It’s not often that Democrats and Republicans can agree on much of anything, but it seems they’ve found common ground on one issue – video games. Currently, two separate bills are being pushed through New York’s State Assembly and Senate that aim to limit the sale of video games.
Senator Andrew Lanza (R-I, Staten Island) introduced S05888, the first of the two bills, which passed in only four days. According to an official press release, the bill aims to crack down on video game violence and reduce children’s exposure to violent and inappropriate material within these games by establishing the Advisory Council on Interactive Media and Youth Violence. The Council would examine the ESRB’s current rating system to see if any steps can be made to improve it. The bill would also require retailers in the New York area to put labels on all games (it is unclear whether these labels would be from the ESRB or additional warnings)
As if that wasn’t enough, bill A08696 co-sponsored by Assembly Speaker Sheldon Silver (D), Assemblyman Joseph Lentol (D) and Assemblywoman Audrey Pheffer is being heavily pushed through the New York State Assembly. The two bills are similar, but A08696, calls for harsher penalties for those who expose minors to violent video game content, stating that “selling or renting to a minor a game which includes ‘depraved violence and indecent images’ would be a class E felony under the state penal code.”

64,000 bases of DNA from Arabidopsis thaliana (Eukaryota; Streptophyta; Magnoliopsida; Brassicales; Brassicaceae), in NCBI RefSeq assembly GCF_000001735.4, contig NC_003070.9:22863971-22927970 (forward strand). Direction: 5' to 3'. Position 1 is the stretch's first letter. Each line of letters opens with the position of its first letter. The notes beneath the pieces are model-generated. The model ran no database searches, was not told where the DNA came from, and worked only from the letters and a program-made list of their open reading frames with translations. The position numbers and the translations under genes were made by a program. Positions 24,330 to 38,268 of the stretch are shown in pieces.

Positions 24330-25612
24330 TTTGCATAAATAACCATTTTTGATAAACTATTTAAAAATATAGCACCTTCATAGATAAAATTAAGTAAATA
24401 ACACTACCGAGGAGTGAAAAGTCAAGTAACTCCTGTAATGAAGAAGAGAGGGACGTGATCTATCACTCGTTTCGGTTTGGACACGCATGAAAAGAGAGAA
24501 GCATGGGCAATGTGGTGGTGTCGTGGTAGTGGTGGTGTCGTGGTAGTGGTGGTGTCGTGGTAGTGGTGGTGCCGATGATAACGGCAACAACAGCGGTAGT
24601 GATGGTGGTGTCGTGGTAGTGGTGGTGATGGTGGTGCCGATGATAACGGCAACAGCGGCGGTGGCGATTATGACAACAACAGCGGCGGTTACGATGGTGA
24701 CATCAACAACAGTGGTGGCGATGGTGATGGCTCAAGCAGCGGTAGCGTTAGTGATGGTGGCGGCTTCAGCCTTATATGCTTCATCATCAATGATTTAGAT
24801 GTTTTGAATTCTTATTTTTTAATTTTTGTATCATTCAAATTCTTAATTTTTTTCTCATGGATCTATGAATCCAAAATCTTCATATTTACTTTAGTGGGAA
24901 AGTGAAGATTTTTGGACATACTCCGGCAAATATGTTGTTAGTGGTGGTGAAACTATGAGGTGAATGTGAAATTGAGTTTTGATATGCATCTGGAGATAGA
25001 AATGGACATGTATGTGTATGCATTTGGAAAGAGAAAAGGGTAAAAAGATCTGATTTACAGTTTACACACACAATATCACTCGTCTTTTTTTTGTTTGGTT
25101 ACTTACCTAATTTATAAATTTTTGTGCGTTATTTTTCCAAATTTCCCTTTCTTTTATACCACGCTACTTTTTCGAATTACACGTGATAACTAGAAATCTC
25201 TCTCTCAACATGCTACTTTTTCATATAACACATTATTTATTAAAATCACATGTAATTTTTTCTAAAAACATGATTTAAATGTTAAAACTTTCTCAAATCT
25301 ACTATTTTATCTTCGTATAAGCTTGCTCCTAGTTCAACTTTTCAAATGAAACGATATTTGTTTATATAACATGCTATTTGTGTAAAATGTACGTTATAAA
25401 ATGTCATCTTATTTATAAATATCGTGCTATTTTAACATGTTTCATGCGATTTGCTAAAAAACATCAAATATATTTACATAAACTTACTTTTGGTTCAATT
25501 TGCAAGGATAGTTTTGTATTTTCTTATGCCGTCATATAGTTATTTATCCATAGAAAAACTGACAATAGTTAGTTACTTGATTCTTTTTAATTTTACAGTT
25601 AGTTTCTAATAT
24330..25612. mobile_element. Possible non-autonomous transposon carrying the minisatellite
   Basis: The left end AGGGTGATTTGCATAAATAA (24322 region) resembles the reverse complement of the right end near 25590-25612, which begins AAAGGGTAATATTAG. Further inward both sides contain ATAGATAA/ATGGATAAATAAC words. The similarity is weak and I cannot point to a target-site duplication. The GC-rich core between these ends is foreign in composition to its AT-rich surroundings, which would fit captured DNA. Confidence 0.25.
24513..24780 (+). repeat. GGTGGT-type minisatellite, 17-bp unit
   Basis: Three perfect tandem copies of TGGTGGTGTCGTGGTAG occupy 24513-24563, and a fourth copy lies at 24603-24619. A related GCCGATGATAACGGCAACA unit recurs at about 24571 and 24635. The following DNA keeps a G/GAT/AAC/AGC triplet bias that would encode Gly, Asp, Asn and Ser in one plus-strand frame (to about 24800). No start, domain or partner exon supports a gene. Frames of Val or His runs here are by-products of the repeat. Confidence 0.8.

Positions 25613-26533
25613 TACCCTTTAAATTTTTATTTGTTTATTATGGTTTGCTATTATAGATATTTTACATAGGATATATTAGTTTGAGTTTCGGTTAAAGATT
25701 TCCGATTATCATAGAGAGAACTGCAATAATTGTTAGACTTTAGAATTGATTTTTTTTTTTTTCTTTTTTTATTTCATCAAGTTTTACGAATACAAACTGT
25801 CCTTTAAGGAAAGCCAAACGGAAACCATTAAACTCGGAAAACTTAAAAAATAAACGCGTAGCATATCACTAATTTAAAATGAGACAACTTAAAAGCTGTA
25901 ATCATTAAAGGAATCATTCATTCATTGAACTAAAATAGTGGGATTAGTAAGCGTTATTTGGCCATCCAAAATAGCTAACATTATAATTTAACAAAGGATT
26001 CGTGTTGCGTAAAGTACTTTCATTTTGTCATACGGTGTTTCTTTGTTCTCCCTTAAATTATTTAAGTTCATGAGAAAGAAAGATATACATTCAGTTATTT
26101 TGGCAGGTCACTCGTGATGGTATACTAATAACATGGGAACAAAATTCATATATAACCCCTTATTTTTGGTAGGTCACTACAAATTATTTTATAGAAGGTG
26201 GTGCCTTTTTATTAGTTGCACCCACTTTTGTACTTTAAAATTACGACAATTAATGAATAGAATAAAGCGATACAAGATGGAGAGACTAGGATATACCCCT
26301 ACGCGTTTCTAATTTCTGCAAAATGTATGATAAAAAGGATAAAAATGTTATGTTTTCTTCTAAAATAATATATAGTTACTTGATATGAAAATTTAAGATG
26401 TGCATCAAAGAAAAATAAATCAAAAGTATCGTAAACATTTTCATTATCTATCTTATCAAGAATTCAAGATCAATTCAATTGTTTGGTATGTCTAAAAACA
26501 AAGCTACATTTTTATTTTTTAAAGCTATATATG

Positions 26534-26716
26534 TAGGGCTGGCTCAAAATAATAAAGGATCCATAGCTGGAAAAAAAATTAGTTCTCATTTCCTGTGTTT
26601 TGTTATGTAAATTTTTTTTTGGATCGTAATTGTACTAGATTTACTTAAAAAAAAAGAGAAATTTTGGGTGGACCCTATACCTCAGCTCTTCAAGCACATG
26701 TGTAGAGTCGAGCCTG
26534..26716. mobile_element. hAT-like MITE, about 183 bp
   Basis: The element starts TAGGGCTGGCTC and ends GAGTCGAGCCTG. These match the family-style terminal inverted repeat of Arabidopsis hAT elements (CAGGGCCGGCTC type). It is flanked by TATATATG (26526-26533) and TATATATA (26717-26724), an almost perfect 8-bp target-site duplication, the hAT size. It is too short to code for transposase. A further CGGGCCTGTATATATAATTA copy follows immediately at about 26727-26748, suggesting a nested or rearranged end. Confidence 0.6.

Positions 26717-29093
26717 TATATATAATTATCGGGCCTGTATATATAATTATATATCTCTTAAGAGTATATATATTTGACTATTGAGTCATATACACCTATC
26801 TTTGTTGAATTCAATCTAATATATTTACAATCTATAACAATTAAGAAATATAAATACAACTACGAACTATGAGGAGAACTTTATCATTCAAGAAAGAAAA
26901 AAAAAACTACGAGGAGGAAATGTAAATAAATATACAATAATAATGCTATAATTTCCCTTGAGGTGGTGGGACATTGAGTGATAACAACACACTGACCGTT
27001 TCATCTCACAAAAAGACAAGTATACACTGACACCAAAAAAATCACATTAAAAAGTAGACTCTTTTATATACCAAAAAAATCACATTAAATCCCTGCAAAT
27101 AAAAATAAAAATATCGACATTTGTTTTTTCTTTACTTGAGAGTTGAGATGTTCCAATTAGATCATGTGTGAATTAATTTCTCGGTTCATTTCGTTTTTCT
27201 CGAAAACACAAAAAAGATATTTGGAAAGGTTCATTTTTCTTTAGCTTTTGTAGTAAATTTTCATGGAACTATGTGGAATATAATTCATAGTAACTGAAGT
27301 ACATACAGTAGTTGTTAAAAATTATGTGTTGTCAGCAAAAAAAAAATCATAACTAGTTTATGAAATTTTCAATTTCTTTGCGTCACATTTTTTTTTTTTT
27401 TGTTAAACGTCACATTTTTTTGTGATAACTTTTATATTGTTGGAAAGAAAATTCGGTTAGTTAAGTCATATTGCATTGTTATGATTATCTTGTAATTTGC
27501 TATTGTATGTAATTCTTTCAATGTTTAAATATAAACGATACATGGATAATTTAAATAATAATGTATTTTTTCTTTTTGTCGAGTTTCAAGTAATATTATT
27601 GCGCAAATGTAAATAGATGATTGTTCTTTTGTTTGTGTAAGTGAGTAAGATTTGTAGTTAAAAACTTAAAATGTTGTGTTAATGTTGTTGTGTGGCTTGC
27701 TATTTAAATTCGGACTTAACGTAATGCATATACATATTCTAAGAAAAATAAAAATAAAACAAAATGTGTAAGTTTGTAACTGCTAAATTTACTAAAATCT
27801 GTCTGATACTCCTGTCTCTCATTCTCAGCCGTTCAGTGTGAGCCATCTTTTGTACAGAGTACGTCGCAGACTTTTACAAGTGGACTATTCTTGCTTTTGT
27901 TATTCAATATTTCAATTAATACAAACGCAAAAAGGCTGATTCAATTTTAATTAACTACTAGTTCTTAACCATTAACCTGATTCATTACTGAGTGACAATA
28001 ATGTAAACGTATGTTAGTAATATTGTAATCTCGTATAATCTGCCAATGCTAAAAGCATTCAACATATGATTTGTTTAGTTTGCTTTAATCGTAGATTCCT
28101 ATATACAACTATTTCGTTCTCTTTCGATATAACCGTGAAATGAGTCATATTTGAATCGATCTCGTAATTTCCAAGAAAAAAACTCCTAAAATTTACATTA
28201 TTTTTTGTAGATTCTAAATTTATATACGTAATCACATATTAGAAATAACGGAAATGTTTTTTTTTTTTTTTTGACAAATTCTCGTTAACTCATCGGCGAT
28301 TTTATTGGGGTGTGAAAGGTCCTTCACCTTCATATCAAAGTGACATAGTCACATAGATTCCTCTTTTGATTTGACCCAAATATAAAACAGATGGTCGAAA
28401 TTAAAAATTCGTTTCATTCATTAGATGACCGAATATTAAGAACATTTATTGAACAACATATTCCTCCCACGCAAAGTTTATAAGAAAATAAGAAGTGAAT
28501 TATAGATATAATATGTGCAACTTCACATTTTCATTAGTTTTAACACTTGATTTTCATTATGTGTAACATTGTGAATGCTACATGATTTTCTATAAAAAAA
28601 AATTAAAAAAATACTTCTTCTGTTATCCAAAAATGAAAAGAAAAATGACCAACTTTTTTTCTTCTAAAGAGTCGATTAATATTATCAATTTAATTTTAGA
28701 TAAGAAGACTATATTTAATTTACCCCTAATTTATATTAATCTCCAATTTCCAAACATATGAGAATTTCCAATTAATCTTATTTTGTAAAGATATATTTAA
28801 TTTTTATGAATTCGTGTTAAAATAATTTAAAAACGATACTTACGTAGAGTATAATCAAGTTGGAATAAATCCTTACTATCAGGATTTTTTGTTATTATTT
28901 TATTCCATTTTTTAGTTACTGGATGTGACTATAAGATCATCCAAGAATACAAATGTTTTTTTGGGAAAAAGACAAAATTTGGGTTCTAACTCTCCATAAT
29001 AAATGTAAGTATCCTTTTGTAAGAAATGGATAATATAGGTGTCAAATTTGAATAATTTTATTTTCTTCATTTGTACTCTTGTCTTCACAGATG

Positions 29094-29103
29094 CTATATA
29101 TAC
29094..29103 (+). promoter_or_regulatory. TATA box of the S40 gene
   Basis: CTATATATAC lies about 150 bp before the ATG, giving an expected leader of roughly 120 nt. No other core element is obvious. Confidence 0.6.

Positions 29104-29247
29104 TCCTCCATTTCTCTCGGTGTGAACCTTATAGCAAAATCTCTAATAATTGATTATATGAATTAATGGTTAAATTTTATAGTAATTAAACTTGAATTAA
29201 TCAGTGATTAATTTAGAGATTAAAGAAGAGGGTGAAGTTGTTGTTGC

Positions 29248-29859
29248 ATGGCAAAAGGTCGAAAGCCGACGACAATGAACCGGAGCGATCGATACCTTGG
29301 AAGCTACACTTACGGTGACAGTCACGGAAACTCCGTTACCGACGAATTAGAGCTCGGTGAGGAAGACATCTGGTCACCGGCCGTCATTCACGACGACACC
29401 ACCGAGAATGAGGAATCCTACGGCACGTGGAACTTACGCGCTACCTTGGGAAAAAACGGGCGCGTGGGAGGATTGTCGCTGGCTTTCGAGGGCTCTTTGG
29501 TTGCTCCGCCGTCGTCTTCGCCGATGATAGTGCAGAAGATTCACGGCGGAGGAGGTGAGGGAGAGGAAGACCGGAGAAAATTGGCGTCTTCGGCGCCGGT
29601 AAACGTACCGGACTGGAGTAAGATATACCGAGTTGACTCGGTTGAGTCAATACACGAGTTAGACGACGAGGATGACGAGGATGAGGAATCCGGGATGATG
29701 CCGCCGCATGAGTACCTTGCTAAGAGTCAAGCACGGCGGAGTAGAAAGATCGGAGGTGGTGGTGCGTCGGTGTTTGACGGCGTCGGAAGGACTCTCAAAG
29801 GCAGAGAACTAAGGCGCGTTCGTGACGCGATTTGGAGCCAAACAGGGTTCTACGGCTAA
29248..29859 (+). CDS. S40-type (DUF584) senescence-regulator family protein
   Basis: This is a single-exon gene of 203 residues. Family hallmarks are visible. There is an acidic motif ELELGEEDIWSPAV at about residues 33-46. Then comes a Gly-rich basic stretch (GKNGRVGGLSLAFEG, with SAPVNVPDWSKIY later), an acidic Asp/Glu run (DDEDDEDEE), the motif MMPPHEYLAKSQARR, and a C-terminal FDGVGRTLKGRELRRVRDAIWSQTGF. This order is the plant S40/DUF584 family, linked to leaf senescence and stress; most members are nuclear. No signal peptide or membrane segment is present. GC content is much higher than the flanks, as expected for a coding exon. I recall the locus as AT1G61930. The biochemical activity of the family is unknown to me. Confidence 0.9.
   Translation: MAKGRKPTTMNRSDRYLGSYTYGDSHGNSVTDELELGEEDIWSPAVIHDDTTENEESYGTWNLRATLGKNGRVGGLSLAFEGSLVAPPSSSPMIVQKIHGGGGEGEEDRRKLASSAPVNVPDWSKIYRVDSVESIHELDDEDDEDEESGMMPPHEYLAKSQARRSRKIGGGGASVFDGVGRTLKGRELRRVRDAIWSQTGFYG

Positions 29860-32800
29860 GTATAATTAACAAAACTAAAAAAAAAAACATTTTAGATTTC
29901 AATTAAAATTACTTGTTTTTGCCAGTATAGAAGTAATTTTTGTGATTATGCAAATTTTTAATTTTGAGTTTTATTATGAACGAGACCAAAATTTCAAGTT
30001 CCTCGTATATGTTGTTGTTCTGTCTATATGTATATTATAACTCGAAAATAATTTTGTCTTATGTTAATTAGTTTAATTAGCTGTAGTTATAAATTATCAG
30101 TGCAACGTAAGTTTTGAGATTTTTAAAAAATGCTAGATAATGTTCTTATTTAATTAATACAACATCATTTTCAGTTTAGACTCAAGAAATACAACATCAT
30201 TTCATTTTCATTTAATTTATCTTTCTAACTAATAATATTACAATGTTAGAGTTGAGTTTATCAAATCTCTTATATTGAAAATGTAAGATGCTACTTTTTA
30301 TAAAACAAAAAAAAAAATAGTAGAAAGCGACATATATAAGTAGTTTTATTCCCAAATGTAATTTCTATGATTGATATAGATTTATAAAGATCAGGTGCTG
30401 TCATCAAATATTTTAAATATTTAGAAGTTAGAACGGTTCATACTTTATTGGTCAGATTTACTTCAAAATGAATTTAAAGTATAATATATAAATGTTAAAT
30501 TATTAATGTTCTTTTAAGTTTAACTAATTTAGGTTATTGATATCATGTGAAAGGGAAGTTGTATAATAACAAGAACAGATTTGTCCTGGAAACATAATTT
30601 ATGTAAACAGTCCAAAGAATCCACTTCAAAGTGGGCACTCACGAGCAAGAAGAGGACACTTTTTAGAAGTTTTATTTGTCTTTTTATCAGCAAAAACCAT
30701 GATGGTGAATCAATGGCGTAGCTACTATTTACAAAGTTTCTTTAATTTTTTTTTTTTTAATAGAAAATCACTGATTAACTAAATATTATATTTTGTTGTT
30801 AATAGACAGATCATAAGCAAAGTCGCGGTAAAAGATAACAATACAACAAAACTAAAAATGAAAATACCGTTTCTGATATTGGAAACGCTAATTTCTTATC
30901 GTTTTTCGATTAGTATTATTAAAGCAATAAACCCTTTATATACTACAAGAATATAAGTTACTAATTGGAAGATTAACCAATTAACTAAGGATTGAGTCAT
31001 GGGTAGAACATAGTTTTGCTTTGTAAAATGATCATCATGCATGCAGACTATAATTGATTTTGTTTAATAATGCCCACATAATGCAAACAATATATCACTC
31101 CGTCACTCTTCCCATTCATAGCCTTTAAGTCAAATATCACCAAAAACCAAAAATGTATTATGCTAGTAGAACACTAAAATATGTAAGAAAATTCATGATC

Furthermore, A08696 goes one-step further and calls for developers to put parental controls on all new games, calling for “a mechanism, device or control system that through the use of a personal identification number, password or similar technology to prevent the display of video games or portions thereof displaying certain content.”
As expected, video game retailers and developers have gone on record opposing the bill. Bo Anderson, President of The Entertainment Merchant’s Association, which represents a large amount of game retailers issued a statement calling the bill unconstitutional.
“This bill is ill-conceived and unconstitutional. The proposal to jail retailers and clerks for up to four years for selling certain video games to persons under age 17 is apparently based on misunderstandings about what retailers are doing currently.
The requirement that video game consoles include parental controls ignores the fact that the new generation of consoles includes them already…
This bill is impermissibly vague. A8696 seeks to apply real-world standards of violence to the fictional and fanciful world of video games, an environment in which they have no meaning. As a result, retailers and clerks will not and cannot know with certainty which video games could send them to jail under A8696. It was depressing to hear members of the Assembly note the constitutional problems with the bill and then state that they were voting for it.”
Both bills are expected to be signed by June 21st, when the NY State Assembly goes into Recess. Stay tuned to MyGamer.com as more info becomes available.